Biological Health Hazard – West Nile Virus (WNV): Lamar County, Mississippi
Biological Health Hazard – West Nile Virus (WNV)
WEST NILE VIRUS – AMERICAS (02): USA (MISSISSIPPI)
Published Date: 2016-05-31 07:49:50
Subject: PRO/AH/EDR> West Nile virus – Americas (02): USA (MS)
Archive Number: 20160531.4255142
Date: Mon 30 May 2016
Source: Maine News Online [edited]
The Mississippi State Department of Health on [Fri 27 May 2016] reported this year’s 1st case of West Nile virus in Lamar County. The state had experienced 38 mosquito-borne virus cases and in one of those a person died. The recently reported case is a confirmed laboratory case. The virus can occur at any time of the year, but peaks in a period from July through September.
According to Health Department, the symptoms in those infected with West Nile virus are usually mild and may include fever, headache, nausea, vomiting, a rash, muscle weakness, or swollen lymph nodes. In a minority of cases, infection can result in encephalitis or meningitis, which can lead to paralysis, coma, and possibly death.
The Health Department advises people to take prevention measures to avoid getting infected by mosquitoes. They are recommended to dry up or to report authorities about standing water sites. Windows should be covered with screens and use of anti-mosquito products be made. People should wear long-sleeved, light clothing in areas with the bugs, especially if they are outdoors the entire day.
Authorities said the best way to prevent the spread of West Nile is to eliminate the breeding ground for mosquitoes and their habitats. The signs and symptoms of West Nile are similar to those of the flu. Those most susceptible to the virus are the elderly, young, and those with compromised immune systems.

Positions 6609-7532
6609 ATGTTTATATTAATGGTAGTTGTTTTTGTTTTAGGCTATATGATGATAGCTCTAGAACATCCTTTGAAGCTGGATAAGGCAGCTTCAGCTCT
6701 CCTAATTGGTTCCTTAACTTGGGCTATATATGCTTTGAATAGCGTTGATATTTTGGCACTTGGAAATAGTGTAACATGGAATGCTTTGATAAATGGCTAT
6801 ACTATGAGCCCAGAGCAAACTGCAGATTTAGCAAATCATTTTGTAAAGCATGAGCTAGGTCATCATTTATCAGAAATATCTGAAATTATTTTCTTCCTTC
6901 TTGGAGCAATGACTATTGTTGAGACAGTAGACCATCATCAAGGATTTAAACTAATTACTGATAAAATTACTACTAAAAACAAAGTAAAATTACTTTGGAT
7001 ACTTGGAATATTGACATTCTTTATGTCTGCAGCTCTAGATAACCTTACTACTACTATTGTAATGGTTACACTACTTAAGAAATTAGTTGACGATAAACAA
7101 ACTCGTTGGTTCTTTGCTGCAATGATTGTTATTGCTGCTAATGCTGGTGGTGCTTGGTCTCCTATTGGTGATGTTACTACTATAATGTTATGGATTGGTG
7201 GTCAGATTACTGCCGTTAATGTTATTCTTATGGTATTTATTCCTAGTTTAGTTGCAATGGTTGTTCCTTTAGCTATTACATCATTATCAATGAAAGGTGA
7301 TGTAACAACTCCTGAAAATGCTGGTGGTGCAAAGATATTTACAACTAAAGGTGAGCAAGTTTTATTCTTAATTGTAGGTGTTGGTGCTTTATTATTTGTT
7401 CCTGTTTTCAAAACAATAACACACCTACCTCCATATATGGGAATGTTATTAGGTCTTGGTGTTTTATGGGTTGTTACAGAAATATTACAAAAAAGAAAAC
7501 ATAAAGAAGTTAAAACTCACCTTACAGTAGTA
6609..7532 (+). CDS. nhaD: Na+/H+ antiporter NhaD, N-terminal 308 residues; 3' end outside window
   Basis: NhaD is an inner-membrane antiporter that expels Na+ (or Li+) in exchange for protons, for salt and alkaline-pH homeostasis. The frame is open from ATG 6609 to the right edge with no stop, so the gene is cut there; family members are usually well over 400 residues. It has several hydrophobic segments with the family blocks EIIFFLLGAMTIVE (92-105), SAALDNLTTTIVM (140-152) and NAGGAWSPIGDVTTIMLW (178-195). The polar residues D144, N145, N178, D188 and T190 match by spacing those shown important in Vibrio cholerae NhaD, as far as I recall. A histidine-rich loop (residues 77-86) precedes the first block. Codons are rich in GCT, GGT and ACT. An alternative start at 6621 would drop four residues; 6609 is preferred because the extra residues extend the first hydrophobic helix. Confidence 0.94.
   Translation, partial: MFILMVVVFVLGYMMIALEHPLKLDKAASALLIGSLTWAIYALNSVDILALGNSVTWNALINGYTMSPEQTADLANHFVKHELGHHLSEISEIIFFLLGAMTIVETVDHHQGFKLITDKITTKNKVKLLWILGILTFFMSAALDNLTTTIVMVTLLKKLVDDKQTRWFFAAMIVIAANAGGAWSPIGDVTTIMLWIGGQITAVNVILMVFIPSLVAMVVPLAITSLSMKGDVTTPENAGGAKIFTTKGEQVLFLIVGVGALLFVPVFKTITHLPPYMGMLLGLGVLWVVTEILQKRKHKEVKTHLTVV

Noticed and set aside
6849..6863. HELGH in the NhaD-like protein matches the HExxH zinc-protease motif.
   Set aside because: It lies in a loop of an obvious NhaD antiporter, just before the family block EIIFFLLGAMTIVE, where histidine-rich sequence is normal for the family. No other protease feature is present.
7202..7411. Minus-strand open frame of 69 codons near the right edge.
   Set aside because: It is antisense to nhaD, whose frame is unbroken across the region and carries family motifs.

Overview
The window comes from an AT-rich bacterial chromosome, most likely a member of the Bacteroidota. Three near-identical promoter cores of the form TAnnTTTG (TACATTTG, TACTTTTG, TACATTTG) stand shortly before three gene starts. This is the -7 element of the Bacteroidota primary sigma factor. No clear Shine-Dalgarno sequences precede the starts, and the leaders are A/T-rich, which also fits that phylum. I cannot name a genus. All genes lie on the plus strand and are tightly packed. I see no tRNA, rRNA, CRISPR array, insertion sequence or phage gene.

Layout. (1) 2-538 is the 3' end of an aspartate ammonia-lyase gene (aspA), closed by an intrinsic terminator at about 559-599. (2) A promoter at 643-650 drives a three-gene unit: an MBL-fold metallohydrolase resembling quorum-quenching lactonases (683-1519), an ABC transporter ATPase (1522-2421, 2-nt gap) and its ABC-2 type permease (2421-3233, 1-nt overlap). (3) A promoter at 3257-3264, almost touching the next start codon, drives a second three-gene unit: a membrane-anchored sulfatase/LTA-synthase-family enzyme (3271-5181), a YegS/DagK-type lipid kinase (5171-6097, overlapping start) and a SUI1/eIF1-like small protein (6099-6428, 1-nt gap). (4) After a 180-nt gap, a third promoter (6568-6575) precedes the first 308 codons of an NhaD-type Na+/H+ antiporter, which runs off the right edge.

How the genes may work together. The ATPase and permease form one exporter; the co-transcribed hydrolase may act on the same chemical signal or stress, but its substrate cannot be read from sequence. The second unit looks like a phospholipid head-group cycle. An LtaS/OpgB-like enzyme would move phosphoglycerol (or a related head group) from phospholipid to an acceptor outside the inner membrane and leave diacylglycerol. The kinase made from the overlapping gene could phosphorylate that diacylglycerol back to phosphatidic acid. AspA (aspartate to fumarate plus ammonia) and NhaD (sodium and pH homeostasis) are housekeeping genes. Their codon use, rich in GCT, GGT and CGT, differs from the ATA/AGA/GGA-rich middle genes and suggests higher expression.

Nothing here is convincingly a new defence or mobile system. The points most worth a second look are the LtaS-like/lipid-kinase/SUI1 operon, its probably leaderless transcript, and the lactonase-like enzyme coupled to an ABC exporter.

[The state of Mississippi can be located on the HealthMap/ProMED-mail interactive map at http://healthmap.org/promed/p/2427. Lamar County in southern Mississippi can be seen on the map at http://geology.com/county-map/mississippi-county-map.gif. – Sr.Tech.Ed.MJ
The West Nile virus (WNV) transmission season has begun in the southern states in the USA, and will increase in coming weeks to cover most of the continental lower 48 states. WNV has become endemic in most of the continental states of the USA since its introduction into North America in 1999.
Since its introduction, annual case numbers in given states have been variable. Vector control and public education to avoid mosquito bites are the best measures to prevent human cases. Equine animals can be vaccinated, but there is no commercially available vaccine for human use. – Mod.TY]
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